Tenants failure to pay full rent when exercising a break clause was fatal
In a previous article the potential dangers of exercising break clauses in leases were highlighted. The court has looked at this area again in PCE Investors Limited v Cancer Research UK , a case which highlights another trap for the unwary.
In the current economic climate break clauses are proving fertile territory for disputes, tenants are relying on them to escape leases entered into when times were better and landlords are challenging their exercise to try and keep tenants locked into leases.
Head tenant unable to refuse its sub-tenant’s right to a new lease
Landlords acquiring interests in commercial property with mid to long term plans to occupy the premises for their own use need to be aware of the provisions of the Landlord and Tenant Act 1954 (“the Act”) when there is a tenant protected under the Act in occupation. This is still the case when the landlord is itself a tenant, and not the freeholder.
In a recent article we commented on the Court’s decision in the case of Westbrook Dolphin Square Limited and Friends Life Limited . Westbrook appealed the judge’s decision which struck out proceedings it had brought against Friends Life.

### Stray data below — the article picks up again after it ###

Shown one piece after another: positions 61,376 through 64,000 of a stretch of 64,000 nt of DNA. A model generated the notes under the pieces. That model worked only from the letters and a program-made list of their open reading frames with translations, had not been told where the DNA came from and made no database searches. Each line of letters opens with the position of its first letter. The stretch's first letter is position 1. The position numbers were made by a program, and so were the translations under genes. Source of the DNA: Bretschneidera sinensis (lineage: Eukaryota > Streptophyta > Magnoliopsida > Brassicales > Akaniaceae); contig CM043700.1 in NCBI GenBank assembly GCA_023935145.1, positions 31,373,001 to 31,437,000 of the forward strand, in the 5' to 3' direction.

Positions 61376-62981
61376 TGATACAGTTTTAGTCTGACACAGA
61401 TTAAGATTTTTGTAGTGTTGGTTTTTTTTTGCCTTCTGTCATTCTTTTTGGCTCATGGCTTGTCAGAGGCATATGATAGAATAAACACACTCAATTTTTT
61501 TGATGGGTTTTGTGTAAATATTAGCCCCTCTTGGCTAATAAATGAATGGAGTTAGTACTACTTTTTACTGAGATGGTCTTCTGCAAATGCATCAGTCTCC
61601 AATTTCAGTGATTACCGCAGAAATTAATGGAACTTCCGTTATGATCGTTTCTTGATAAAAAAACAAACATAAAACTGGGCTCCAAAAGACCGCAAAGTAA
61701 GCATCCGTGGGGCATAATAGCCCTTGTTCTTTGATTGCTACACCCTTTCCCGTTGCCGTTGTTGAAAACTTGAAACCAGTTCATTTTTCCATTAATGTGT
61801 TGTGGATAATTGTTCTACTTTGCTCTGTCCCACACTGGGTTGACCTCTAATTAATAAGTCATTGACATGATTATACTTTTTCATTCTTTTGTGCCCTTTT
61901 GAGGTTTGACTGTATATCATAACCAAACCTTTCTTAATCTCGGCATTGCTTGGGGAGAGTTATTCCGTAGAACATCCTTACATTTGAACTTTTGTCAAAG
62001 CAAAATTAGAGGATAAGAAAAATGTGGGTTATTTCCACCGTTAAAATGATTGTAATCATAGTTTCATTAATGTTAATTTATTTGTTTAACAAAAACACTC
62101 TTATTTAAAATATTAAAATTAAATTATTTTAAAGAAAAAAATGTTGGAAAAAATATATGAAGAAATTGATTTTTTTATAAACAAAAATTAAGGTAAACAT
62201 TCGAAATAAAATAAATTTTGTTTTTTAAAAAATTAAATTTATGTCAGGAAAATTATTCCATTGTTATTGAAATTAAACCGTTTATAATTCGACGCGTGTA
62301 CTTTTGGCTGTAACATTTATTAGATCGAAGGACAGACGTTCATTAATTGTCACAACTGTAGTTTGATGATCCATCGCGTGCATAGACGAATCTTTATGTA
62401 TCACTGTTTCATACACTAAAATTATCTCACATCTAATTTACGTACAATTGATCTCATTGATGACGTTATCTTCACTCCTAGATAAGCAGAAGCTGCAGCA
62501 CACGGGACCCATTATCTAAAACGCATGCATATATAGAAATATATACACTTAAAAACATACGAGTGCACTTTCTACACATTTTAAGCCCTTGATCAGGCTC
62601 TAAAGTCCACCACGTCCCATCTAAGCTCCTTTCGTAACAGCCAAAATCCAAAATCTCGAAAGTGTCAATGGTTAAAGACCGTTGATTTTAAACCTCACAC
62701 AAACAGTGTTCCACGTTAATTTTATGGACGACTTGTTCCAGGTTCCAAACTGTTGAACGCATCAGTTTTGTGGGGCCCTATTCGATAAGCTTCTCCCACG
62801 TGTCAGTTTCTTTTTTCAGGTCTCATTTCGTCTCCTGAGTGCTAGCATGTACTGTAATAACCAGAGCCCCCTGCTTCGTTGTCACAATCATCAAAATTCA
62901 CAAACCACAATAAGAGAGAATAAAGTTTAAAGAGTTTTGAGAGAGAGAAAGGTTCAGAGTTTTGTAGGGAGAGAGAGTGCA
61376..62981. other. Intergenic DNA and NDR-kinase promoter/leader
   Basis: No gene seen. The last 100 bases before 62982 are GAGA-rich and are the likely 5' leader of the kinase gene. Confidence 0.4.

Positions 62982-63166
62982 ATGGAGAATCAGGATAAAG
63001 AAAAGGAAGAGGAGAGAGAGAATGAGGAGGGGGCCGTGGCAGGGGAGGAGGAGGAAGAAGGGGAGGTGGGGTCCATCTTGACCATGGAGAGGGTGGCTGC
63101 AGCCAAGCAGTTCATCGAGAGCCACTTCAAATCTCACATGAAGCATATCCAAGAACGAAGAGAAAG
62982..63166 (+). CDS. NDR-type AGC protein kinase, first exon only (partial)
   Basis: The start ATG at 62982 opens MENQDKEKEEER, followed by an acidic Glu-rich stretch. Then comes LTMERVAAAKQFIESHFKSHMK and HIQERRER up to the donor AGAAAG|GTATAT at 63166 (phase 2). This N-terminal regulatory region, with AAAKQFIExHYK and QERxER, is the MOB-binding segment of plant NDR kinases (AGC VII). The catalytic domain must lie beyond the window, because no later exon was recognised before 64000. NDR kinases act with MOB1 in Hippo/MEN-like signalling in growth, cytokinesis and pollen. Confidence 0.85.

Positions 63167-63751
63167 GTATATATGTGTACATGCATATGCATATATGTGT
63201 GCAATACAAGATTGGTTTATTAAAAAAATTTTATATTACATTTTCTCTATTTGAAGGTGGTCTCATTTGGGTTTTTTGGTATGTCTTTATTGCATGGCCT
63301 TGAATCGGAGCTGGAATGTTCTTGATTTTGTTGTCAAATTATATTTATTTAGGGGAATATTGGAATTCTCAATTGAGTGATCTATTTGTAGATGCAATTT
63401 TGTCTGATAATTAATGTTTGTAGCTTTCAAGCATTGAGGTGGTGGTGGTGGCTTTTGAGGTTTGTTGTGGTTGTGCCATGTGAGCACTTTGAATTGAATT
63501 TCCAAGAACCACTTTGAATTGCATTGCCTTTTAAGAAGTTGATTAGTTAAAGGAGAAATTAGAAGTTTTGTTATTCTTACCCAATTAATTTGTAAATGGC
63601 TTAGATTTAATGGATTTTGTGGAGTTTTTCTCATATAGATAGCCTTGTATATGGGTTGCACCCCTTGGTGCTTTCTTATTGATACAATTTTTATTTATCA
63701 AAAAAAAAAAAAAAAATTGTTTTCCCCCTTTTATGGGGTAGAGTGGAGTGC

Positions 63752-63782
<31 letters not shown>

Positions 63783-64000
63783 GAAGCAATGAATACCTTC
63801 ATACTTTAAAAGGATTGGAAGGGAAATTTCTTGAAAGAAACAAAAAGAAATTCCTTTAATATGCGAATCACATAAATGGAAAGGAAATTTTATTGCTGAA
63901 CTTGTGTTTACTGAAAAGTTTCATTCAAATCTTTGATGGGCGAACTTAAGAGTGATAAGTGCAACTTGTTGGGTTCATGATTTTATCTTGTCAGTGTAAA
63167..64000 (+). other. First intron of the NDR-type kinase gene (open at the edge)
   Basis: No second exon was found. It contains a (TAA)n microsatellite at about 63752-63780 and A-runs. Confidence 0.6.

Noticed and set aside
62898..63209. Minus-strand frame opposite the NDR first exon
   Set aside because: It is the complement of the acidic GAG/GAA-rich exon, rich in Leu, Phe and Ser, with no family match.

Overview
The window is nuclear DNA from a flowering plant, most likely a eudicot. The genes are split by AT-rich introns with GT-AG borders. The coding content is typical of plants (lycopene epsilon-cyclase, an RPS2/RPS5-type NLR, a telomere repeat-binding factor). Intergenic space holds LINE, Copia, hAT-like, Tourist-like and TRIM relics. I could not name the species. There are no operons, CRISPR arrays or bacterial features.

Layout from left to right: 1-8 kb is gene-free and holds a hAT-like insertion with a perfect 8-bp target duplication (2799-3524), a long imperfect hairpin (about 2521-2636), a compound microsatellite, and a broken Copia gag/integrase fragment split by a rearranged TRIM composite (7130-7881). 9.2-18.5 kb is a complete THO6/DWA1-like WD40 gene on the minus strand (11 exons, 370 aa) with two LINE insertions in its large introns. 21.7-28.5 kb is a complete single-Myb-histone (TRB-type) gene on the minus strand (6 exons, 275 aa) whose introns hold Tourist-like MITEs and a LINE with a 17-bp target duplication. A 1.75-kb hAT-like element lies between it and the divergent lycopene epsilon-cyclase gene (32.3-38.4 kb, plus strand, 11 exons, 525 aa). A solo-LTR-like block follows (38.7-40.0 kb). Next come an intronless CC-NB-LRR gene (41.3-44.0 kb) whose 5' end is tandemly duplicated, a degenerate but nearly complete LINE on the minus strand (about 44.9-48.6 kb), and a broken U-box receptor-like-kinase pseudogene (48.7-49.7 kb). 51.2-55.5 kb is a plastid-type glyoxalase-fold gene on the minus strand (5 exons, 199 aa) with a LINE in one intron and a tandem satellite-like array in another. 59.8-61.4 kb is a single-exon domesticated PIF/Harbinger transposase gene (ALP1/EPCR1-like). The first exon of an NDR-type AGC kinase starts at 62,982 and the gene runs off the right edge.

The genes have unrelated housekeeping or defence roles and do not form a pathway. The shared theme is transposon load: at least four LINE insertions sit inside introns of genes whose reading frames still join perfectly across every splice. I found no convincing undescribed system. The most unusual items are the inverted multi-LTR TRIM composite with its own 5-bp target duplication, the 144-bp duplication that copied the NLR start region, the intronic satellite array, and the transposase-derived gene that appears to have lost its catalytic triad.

The recent Court of Appeal judgment in Swain Mason & Others v Mills & Reeve shows that, in professional negligence claims, it is important to be clear on what your case against the solicitor is, particularly in relation to whether in all the circumstances the solicitor’s retainer or duty covers the alleged negligence complained of.
We have previously commented on important decisions in relation to the interpretation of Part 36 of the Civil Procedure Rules. It seems that the court continues to grapple with question of interpretation of offers to settle made pursuant to Part 36.
The recent case of PGF II SA v (1) OMFS Company (2) Bank of Scotland plc  serves as a timely reminder of the court’s discretion regarding costs following acceptance of a Part 36 offer and the implications of refusing to mediate.